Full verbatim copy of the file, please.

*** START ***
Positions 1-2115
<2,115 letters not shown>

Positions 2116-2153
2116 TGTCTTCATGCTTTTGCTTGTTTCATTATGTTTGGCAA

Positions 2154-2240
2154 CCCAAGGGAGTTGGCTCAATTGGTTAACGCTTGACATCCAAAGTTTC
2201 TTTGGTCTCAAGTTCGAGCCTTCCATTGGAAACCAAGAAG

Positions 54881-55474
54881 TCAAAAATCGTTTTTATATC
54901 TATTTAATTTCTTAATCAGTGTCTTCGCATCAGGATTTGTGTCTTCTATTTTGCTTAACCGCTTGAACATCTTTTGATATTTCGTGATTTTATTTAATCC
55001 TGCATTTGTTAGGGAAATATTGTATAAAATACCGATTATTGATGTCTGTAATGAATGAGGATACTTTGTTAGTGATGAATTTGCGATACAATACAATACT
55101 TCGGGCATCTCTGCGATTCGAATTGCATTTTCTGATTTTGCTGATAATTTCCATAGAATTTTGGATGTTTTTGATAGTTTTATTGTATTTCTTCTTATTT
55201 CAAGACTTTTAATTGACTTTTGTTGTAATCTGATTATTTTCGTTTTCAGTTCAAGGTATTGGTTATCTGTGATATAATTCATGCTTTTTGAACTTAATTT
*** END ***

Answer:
Positions 1-2115
<2,115 letters not shown>

Positions 2116-2153
2116 TGTCTTCATGCTTTTGCTTGTTTCATTATGTTTGGCAA

Positions 2154-2240
2154 CCCAAGGGAGTTGGCTCAATTGGTTAACGCTTGACATCCAAAGTTTC
2201 TTTGGTCTCAAGTTCGAGCCTTCCATTGGAAACCAAGAAG

Positions 54881-55474
54881 TCAAAAATCGTTTTTATATC
54901 TATTTAATTTCTTAATCAGTGTCTTCGCATCAGGATTTGTGTCTTCTATTTTGCTTAACCGCTTGAACATCTTTTGATATTTCGTGATTTTATTTAATCC
55001 TGCATTTGTTAGGGAAATATTGTATAAAATACCGATTATTGATGTCTGTAATGAATGAGGATACTTTGTTAGTGATGAATTTGCGATACAATACAATACT
55101 TCGGGCATCTCTGCGATTCGAATTGCATTTTCTGATTTTGCTGATAATTTCCATAGAATTTTGGATGTTTTTGATAGTTTTATTGTATTTCTTCTTATTT
55201 CAAGACTTTTAATTGACTTTTGTTGTAATCTGATTATTTTCGTTTTCAGTTCAAGGTATTGGTTATCTGTGATATAATTCATGCTTTTTGAACTTAATTT